A digital thermometer is the best option due to its convenience and accuracy. There are three types of thermometers often used today:

  • Digital thermometer used under the armpit or tongue
  • Digital temporal thermometer used on the forehead
  • Digital tympanic thermometer used on the ear

How to Use Digital Thermometers

Digital thermometers work on the same principle. They’re easy to use, but there are factors that can impact the temperature reading. There are steps you should follow regardless of the kind of thermal thermometer you use. First, you should wash your hands and wipe down your equipment with alcohol before using it.

When Taking Oral Temperature

The patient must not drink or anything for at least 20 minutes before taking the temperature.

  • Place the thermometer under the tongue. The lips should close around it.
  • Hold the device under the tongue for around 40 seconds or until the thermometer beeps.
  • Remove the thermometer from the mouth. Wait for the numbers to stop blinking.

When Taking Axillary Temperature

  • Place the thermometer’s head in the center of the armpit.
  • Hold your arm firmly against your body to keep the thermometer in place. Keep the thermometer there for about 40 seconds or until you hear a beep. It means the reading is over.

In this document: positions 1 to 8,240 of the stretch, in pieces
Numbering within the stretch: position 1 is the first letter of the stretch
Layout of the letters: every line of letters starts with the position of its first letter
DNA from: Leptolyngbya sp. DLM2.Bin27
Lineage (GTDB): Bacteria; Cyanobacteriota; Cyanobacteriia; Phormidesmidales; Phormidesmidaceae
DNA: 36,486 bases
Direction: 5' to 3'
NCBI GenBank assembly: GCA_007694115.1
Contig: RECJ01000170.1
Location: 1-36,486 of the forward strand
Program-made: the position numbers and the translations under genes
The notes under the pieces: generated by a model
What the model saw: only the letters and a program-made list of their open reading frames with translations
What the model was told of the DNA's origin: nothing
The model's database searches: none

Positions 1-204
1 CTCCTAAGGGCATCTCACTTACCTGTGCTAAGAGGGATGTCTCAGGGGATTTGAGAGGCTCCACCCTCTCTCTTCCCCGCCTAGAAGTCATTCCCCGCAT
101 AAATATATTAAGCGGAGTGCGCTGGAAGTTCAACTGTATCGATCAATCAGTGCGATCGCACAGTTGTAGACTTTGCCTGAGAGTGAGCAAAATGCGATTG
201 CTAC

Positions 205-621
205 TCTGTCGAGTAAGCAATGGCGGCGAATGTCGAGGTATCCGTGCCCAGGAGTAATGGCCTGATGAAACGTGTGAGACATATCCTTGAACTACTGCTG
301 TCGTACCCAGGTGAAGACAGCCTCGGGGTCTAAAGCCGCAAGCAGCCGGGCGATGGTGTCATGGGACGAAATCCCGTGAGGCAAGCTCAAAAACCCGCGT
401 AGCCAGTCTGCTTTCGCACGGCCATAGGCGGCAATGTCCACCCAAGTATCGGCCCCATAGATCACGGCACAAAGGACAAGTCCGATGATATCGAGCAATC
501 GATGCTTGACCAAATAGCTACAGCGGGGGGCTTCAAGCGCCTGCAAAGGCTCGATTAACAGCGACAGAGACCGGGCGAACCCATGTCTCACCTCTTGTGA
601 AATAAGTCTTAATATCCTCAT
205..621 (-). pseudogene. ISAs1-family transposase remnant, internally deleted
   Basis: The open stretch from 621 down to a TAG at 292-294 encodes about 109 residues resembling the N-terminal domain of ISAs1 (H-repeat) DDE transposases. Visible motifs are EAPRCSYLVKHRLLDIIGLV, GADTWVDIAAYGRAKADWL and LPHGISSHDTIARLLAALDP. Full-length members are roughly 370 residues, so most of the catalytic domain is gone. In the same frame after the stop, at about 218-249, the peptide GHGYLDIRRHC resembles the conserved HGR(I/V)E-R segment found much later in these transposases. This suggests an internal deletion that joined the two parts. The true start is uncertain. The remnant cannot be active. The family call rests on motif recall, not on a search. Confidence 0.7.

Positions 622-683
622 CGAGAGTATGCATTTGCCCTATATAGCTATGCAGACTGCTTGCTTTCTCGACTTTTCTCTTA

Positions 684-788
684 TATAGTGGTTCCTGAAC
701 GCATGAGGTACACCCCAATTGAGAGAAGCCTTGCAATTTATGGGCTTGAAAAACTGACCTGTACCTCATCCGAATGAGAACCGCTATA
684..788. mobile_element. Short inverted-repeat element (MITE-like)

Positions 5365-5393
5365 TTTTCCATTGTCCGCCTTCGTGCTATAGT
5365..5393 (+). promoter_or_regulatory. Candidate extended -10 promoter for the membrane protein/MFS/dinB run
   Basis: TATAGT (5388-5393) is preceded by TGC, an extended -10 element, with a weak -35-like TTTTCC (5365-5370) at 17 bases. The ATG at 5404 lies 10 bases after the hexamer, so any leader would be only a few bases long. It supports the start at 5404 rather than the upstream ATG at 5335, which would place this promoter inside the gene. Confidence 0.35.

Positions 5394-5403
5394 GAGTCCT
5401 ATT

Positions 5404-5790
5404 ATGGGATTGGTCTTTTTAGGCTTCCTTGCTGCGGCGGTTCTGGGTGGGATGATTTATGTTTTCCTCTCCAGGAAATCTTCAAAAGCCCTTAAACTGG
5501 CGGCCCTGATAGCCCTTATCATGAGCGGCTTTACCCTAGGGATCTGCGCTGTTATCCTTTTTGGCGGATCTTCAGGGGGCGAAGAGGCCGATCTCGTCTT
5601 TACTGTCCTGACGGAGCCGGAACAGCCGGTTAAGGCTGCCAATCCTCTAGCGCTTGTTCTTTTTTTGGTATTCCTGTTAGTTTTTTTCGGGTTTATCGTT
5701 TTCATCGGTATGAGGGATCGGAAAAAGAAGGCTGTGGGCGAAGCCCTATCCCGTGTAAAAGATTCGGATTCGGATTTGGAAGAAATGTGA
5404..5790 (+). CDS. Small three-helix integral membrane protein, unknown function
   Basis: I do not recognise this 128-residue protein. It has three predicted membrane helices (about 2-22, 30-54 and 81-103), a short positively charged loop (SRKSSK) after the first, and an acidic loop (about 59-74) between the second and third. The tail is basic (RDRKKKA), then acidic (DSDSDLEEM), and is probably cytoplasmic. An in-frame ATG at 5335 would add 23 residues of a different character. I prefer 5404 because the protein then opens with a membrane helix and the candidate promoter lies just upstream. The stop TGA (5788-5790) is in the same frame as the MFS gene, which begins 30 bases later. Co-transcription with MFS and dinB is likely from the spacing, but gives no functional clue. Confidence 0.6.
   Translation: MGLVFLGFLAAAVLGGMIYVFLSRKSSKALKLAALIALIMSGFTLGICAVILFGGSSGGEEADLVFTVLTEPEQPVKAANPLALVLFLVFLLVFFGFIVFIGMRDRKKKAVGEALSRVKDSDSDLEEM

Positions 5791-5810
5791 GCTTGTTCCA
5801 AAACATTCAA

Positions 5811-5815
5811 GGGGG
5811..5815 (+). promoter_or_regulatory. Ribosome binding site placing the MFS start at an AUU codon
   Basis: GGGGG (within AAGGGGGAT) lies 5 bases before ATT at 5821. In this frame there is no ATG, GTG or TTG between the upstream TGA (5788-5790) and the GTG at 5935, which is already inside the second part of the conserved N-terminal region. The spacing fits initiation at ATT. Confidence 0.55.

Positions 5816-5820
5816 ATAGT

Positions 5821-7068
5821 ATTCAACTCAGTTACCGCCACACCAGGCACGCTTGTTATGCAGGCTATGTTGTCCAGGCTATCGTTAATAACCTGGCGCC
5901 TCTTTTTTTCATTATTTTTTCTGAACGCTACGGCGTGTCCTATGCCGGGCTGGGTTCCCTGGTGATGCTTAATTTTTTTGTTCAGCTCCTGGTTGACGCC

• Read the thermometer. Axillary temperatures can be a degree lower compared to an oral temperature reading.

When Taking Temporal Temperature

This thermometer uses an infrared scanner to record the temporal artery’s temperature. It’s easy to use and it can read the temperature fast.

  • Turn on the thermometer. Place the head on the middle of the forehead. Press it against the skin.
  • Press the button to start the reading. Slide the device across the skin. Move it from the center of the forehead to one side in a slow and deliberate motion. Move it towards the top of the ear.
  • Wait for the beep that indicates the reading’s over. Remove the device from the forehead and check the numbers.

When Taking Tympanic Temperature

This thermometer is easy to use, but the user should be careful when they insert it in the ear. It’s also best if the ear is clean. It’s hard to get an accurate reading when there’s a lot of earwax.

  • Remove the cap and double-check that it’s clean. You can place a clean probe cover if you have one.
  • Turn it on and place it in the ear. Do this in a slow and careful manner. Press it in a gentle way.
  • Press the ON button to display the reading.

It’s a good idea to invest in a good digital thermometer for your home or office. Be consistent when monitoring your temperature. Make sure you consult your doctor if you have a fever.

Rely on the Experts

The health of your team is important. It’s why you should leave it in the capable hands of Well Health Works. We are the premier provider of corporate wellness programs. We can design health programs tailored to your company. We offer COVID temp screening, flu shots, and biometric screenings. Call us at 833-935-9355 or send us an email at info@wellhealthworks.com.